"Some books are to be tasted, others to be swallowed, and some few to be chewed and digested." (Francis Bacon)

Monday, March 21, 2016

A God in Ruins

TITLE: A God in Ruins
AUTHOR: Kate Atkinson

The first thing I think after finishing one of Kate Atkinson's books is "When is her next book?" I finished this one last night and it's still in my head, almost a part of me. That's what I love about Atkinson's writing: her indelible, almost real characters and her amazing prose that get under my skin and take up residence there. Her characters become part of me, no more so than the Todd family, the focus of two of her books. In Life After Life, Atkinson presented us with Ursula Todd, born in the 1910s, and her family as Ursula lived her life over and over in various permutations, some where she didn't survive childbirth and others were she lived well into adulthood.

This book focuses on younger brother Teddy. In many of Ursula's lives, Teddy didn't survive his exploits as a bomber pilot during WWII. In this book, we encounter a Teddy who did survive, as a POW in a German prison camp. This is a Teddy who married his childhood sweetheart, who had a daughter Viola he never understood and two grandchildren he adored. This is a Teddy who wants to live a simple life, loving his family, loving nature, and being kind to those he meets.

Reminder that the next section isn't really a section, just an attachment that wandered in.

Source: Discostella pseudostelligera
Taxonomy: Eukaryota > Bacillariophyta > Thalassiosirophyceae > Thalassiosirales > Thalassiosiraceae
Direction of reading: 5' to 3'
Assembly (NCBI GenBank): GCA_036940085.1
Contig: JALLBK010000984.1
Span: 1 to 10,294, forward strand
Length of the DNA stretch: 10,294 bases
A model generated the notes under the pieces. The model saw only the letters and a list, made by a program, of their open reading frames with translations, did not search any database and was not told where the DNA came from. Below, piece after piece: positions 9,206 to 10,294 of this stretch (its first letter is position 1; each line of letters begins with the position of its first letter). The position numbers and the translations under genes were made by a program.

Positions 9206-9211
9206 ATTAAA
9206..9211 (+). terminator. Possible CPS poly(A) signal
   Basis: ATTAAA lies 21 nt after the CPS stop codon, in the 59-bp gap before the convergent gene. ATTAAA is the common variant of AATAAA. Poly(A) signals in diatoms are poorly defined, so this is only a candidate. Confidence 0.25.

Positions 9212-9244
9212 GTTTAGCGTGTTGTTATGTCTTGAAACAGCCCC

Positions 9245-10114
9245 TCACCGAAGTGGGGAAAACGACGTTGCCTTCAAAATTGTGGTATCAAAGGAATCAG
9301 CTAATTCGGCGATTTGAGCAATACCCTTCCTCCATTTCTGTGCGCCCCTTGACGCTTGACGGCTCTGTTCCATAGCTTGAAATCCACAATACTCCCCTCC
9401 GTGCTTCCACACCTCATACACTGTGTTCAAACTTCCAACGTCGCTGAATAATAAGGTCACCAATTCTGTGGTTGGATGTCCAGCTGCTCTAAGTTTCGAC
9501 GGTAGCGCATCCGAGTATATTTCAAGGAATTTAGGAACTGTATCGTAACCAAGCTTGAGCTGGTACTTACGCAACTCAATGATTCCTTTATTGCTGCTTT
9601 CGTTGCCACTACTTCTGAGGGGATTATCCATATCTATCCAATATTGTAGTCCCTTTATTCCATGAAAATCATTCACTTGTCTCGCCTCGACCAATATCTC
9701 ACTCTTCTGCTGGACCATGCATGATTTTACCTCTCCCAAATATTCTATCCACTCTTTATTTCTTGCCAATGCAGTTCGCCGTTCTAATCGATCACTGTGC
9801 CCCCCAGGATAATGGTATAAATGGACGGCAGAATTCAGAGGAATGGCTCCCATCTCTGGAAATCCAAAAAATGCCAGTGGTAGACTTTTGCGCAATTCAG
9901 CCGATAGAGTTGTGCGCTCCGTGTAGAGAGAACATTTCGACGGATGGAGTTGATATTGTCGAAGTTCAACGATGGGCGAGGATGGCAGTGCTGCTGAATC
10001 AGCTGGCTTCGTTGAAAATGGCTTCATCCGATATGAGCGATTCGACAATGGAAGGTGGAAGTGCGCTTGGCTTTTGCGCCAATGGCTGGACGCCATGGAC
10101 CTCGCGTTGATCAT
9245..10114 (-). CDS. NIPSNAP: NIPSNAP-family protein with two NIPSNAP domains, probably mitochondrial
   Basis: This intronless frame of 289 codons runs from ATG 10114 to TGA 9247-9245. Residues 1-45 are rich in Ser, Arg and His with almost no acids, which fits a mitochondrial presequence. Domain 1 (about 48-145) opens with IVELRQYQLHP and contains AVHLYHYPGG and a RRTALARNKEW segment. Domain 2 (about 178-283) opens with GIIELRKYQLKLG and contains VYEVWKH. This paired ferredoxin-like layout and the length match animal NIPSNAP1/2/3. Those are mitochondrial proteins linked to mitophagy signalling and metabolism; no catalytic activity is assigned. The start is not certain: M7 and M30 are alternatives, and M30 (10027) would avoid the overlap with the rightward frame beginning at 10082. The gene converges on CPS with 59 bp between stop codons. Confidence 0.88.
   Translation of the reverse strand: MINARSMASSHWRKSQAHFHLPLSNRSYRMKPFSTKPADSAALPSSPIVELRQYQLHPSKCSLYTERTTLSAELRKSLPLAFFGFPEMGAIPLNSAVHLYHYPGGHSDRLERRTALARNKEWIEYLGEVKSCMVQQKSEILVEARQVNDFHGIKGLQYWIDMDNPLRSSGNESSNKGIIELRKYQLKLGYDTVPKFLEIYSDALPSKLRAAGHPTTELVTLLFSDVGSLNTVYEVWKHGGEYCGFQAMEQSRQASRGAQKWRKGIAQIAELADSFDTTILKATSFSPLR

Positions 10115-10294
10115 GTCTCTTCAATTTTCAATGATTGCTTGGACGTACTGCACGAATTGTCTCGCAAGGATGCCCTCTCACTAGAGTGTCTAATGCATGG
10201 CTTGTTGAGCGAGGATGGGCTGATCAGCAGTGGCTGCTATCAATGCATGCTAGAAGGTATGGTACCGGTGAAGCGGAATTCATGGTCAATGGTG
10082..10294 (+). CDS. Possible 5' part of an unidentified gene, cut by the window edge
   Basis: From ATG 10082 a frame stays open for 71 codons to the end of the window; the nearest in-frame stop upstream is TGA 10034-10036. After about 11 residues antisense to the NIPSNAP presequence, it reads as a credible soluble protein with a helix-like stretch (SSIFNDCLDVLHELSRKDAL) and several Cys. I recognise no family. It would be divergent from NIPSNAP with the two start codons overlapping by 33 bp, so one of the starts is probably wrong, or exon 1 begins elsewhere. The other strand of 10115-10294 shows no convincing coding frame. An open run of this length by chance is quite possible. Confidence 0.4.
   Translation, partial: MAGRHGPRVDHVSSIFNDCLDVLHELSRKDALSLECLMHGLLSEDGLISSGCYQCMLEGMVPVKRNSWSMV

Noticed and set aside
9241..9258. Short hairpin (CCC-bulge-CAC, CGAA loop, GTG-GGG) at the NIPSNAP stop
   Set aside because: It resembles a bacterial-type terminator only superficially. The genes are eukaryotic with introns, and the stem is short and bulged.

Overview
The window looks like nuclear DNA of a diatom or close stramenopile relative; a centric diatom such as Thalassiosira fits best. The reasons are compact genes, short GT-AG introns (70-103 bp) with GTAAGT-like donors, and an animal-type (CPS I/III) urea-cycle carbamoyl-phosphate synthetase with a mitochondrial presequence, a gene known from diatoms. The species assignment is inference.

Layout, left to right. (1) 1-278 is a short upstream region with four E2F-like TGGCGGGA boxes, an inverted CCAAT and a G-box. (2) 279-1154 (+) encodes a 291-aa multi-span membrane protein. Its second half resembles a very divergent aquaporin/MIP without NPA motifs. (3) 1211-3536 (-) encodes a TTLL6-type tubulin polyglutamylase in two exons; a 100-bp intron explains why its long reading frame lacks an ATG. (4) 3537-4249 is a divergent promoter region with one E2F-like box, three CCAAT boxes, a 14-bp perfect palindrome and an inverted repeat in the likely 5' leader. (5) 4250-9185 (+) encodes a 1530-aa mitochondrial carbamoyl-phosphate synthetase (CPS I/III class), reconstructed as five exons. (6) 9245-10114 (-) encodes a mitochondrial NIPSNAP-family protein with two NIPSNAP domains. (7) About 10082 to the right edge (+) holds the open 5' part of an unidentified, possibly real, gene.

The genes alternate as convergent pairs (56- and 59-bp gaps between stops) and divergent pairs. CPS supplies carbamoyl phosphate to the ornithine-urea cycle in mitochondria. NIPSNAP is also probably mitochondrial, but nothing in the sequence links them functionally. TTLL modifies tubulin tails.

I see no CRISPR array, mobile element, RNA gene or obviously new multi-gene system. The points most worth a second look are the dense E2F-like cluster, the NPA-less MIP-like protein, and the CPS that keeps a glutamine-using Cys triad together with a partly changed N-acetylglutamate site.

Told non-linearly, the narrative brings us into the cockpit with Teddy on his and his crews' bombing missions, as well as his life before and after the war. The book is about life and death, the cost of war, the choices we make, and the meaning of it all, and probably even more that I haven't quite processed yet, because that's the kind of writer Atkinson is. As with her other books, there are family secrets and how they can affect the lives of the family members, especially the children. There's much about how we treat each other, especially the old and dying. Atkinson packs so much emotion and philosophy into her books and this one is no exception. I cried, not at the twist at the end, but at what came just before. Any author who can bring me to tears (which I admit isn't all that difficult to do as I'm a crier) over characters who really just live in words on a page is someone special to me.